Updates and e-Wizards

Big thanks to all 782 of you who entered the EVE HALLOWS AND THE BOOK OF SHRIEKS giveaway over at Goodreads.  I've been notified of the 5 winners, and I'll have the books in the mail by Saturday.

If you're like me and you never win squat, don't worry.  There'll be more contests coming up in the next few weeks, so stay tuned.  Of course, the ebook is available for $2.99 here , so if you want to skip the whole contest thing, well, you won't be hurting my feelings by making a purchase.

Now that I'm done with that, let's get on to some actual important news ...  After a really long and painful delay, all seven Harry Potter books are finally available in ebook format.  What's most interesting, at least to me, is that Rowling has decided to sell them exclusively through her Pottermore site; however, if you visit Amazon, B&N, and a  few others, they show the ebooks for sale, but when you try to purchase one, you get redirected to Pottermore--something I've never seen a online book retailer do with an ebook before. (Heck, I can't recall any product having that much swagger.)  I did find it a bit curious that every major ebook retailer is listed, except for Apple.  They of the high and mighty refused to bend the rules even for The Boy Who Lived, it would seem.  Not that Apple needs the cash, but their iBookstore isn't exactly the king of the hill, either.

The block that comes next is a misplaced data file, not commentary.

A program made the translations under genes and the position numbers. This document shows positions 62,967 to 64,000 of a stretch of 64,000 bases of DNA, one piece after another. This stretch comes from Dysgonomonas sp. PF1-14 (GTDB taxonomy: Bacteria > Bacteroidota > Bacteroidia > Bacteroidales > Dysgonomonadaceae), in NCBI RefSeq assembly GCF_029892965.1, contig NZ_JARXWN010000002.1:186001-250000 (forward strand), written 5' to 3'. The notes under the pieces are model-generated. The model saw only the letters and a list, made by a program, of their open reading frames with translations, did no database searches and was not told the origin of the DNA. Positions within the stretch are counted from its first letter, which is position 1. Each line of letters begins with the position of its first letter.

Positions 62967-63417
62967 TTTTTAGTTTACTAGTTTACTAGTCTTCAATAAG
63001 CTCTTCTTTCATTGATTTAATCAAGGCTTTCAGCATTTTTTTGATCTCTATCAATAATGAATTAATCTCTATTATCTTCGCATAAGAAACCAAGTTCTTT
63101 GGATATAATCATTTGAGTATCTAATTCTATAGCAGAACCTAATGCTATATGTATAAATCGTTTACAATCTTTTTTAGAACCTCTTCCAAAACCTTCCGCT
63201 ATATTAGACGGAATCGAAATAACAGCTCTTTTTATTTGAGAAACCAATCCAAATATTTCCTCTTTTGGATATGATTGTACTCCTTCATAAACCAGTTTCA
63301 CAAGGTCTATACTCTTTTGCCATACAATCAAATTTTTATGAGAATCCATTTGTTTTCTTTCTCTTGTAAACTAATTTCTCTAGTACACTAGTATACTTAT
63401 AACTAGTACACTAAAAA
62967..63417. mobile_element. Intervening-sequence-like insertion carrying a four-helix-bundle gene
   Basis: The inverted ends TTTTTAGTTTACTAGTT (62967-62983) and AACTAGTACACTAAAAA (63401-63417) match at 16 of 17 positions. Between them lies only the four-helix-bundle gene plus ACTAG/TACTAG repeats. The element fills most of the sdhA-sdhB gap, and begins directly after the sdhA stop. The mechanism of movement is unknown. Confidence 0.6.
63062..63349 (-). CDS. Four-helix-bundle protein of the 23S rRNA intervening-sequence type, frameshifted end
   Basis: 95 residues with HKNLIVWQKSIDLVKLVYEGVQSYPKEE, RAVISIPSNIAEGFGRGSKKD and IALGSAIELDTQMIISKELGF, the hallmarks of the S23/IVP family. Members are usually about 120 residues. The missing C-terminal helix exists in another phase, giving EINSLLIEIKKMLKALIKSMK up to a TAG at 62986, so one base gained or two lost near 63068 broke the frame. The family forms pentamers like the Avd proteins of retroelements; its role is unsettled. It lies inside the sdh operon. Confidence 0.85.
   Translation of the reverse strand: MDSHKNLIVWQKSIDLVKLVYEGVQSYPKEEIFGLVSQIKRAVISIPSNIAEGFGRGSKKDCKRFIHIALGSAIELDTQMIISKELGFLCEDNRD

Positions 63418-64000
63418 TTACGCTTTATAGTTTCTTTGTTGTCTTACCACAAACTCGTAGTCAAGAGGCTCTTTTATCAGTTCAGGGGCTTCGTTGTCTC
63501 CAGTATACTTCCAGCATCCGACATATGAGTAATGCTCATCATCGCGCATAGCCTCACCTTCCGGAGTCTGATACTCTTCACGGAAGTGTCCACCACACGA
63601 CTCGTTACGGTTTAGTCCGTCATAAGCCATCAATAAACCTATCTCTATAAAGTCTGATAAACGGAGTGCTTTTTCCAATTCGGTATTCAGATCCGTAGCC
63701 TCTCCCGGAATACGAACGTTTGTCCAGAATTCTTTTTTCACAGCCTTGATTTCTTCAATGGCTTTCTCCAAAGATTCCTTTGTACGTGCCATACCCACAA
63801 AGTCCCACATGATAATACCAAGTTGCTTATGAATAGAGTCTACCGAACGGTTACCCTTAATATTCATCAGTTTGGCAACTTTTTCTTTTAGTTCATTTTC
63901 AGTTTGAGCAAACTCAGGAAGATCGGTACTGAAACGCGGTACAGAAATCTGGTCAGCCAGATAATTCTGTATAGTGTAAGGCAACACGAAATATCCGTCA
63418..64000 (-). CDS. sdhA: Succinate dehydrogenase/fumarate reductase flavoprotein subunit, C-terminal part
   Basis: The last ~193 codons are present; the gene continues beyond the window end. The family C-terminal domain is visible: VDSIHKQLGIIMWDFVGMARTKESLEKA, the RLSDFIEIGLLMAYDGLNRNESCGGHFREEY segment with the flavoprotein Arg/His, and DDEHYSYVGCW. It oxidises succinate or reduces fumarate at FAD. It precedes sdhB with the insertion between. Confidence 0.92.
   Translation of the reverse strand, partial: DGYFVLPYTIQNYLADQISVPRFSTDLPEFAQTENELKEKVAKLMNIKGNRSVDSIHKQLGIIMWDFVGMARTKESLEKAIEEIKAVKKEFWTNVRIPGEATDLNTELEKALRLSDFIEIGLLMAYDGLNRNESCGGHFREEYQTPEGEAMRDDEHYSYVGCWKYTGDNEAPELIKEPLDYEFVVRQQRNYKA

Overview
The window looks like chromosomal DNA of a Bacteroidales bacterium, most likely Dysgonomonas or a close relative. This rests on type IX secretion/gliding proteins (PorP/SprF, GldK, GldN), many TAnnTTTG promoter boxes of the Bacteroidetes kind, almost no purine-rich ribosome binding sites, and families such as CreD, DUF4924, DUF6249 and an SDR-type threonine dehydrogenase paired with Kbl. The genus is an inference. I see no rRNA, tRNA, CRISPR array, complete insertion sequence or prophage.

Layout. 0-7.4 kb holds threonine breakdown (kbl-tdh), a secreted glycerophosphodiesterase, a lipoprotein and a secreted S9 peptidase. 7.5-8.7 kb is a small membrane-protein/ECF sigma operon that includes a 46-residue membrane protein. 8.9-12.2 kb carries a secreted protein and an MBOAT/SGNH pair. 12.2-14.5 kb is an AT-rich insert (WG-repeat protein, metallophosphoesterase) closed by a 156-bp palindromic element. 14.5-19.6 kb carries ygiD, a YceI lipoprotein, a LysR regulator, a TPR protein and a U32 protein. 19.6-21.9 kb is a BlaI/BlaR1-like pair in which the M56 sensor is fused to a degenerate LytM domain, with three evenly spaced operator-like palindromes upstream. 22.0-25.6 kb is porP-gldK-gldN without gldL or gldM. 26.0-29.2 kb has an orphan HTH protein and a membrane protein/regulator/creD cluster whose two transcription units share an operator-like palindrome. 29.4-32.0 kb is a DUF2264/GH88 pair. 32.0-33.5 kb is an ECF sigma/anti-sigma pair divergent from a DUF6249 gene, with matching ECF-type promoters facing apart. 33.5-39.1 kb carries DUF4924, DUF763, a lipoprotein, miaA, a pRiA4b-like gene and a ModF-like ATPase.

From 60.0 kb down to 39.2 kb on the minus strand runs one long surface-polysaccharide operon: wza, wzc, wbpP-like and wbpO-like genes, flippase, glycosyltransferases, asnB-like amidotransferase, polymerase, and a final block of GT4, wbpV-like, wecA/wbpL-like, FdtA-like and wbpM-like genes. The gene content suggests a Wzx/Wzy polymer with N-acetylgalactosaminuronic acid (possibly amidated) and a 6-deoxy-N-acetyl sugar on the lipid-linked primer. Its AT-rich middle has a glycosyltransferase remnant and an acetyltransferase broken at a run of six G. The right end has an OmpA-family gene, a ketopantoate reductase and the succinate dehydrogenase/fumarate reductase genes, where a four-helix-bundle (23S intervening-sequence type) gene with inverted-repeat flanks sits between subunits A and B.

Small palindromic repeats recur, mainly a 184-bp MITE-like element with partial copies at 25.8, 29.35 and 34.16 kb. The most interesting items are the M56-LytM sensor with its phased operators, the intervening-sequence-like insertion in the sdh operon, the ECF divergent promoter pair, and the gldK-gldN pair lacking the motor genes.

Anyway, it's gonna be fun to watch how this all plays out.  On the one hand, most people already own the books.  On the other, it took so long for the ebooks to come out that people who really wanted them already downloaded them illegally.  And on the third hand, this is J.K. Rowling we're talking about, and she's become quite comfortable with smashing every known record there is to be smashed.

And she priced the ebooks at $7.99 - $9.99, which, I must say, gives this whole venture some serious legs.

Thursday, March 15, 2012

Apple, Book Publishers Price Collusion Suit

If you haven't been keeping up with the price collusion suit among the Department of Justice, Apple and five major publishing houses (Macmillan, Hachette, HarperCollins, Penguin and Simon & Schuster) then here's a few articles worth reading to help you catch up: